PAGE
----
Fourth Quarter 2020 Survey of Professional Forecasters
Slower Near-Term Growth but Brighter Outlook for Employment
The outlook for real GDP growth in the next few quarters looks weaker now than it did three months ago, according to 37 forecasters surveyed by the Federal Reserve Bank of Philadelphia. The forecasters predict the economy will expand at an annual rate of 4.0 percent this quarter, lower than the prediction of 5.8 percent from the previous survey. On an annual-average over annual-average basis, the forecasters expect real GDP to decrease 3.5 percent this year but to recover and grow at an annual rate of between 2.1 percent to 4.0 percent over each of the following three years.
A downward revision to the projection for the unemployment rate accompanies the outlook for growth. The forecasters predict unemployment will decrease from a projected 7.0 percent this quarter to 5.8 percent in the fourth quarter of 2021. The prediction for the current-quarter unemployment rate is 2.5 percentage points lower than that of the last survey. On an annual-average basis, the panelists predict the unemployment rate will decline from a projected 8.2 percent in 2020 to 4.6 percent in 2023.
On the employment front, the forecasters expect job gains in the current quarter at a rate of 689,800 per month. The employment projections for the current and the following three quarters show upward revisions from those of the previous survey. The projections for the annual-average level of nonfarm payroll employment suggest job losses at a monthly rate of 718,000 in 2020 and job gains at a monthly rate of 321,600 in 2021. (These annual-average estimates are computed as the year-to-year change in the annual-average level of nonfarm payroll employment, converted to a monthly rate.)
Median Forecasts for Selected Variables in the Current and Previous Surveys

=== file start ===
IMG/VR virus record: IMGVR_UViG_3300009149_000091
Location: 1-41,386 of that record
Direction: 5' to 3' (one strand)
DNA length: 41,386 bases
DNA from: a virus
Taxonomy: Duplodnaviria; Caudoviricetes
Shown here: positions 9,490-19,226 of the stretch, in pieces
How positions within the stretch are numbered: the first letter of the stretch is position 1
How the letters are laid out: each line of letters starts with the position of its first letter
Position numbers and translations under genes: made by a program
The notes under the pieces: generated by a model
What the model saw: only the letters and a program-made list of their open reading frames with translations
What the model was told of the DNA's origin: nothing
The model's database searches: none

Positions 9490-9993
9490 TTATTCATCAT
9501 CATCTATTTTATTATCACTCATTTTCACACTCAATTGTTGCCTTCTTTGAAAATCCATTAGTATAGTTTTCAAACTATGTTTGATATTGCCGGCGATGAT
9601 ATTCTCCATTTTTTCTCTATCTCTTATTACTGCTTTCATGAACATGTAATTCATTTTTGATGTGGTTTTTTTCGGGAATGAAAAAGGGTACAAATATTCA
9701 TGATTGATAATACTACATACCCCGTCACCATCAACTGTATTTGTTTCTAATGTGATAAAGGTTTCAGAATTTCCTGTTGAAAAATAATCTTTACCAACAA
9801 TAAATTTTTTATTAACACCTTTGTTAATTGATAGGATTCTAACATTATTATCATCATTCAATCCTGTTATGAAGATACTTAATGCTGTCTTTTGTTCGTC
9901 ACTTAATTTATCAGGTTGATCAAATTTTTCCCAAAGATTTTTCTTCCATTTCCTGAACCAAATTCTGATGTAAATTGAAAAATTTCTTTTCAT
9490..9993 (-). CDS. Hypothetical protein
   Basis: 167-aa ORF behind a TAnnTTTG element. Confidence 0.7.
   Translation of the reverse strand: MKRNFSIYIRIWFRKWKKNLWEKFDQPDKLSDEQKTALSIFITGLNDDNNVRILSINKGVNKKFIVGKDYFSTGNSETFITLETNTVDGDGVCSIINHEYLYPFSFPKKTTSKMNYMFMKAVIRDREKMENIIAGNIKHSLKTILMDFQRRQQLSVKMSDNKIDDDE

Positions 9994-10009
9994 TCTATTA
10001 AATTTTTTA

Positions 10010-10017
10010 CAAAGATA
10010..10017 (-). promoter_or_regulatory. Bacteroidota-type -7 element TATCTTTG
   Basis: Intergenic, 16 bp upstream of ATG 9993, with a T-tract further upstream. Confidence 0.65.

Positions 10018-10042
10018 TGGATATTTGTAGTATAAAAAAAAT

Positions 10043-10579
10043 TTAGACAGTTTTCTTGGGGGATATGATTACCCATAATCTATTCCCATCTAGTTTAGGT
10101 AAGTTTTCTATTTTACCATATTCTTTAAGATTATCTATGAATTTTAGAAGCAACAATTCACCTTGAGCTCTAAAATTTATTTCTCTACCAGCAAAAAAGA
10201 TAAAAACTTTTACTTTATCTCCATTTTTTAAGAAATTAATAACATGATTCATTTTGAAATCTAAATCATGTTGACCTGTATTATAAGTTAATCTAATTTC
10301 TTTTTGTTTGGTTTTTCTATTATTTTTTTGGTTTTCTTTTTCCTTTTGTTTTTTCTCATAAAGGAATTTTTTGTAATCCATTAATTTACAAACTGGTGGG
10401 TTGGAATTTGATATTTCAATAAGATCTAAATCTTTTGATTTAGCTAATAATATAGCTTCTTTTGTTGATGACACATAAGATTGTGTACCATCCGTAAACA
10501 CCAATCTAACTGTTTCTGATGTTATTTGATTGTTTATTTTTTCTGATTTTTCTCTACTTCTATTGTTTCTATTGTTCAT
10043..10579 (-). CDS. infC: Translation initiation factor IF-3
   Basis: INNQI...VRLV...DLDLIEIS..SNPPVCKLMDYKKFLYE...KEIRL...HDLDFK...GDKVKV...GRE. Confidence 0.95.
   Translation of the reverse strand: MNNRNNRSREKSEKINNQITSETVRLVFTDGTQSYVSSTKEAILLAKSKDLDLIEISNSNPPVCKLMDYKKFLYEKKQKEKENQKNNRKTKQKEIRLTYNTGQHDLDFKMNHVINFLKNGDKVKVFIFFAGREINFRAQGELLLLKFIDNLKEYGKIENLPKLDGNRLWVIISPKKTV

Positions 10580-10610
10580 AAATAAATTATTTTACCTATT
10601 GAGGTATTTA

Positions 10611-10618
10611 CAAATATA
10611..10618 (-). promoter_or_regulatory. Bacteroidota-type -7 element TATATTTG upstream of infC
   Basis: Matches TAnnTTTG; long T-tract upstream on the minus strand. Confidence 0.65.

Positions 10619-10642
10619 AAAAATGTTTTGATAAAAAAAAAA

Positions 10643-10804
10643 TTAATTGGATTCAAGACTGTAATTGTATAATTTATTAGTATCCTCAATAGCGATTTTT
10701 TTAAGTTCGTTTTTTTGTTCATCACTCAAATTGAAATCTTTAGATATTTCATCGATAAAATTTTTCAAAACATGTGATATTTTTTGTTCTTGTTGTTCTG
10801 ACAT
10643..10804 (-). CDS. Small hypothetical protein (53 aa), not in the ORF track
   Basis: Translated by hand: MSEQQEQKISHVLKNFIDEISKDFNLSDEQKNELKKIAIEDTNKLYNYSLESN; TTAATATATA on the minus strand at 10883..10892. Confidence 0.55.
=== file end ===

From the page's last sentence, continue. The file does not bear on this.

|Real GDP (%)||Unemployment Rate (%)||Payrolls (000s/month)|
|Annual data (projections are based on annual-average levels):|
The charts below provide some insight into the degree of uncertainty the forecasters have about their projections for the rate of growth in the annual-average level of real GDP. Each chart presents the forecasters’ current and previous estimates of the probability that growth will fall into each of 11 ranges.
In 2020 and over the following three years, the charts show the panelists are raising their probability estimates at the higher levels of growth.
- Mean Probabilities for Real GDP Growth in 2020 (chart)
- Mean Probabilities for Real GDP Growth in 2021 (chart)
- Mean Probabilities for Real GDP Growth in 2022 (chart)
- Mean Probabilities for Real GDP Growth in 2023 (chart)
The forecasters’ density projections for unemployment, shown below, shed light on uncertainty about the labor market over the next four years. Each chart presents the forecasters’ current and previous estimates of the probability that unemployment will fall into each of 10 ranges.
In each of the four years shown in the charts, the forecasters are raising their probability estimates at the lower levels of unemployment.
- Mean Probabilities for Unemployment Rate in 2020 (chart)
- Mean Probabilities for Unemployment Rate in 2021 (chart)
- Mean Probabilities for Unemployment Rate in 2022 (chart)
- Mean Probabilities for Unemployment Rate in 2023 (chart)
Forecasters See Higher Inflation
The forecasters predict current-quarter headline CPI inflation will average 2.0 percent, up from 1.6 percent in the last survey. Headline PCE inflation for the current quarter will be 1.7 percent, up 0.5 percentage point from the survey of three months ago. Projections for all measures of CPI and PCE inflation at all other forecast horizons have mostly been revised upward, compared with those in the previous survey.
Over the next 10 years, 2020 to 2029, the forecasters expect headline CPI inflation to average 2.12 percent at an annual rate. The corresponding estimate for 10-year annual-average PCE inflation is 1.90 percent. Both 10-year annual-average inflation measures are slightly higher than their corresponding measures of three months ago.
Median Short-Run and Long-Run Projections for Inflation (Annualized Percentage Points)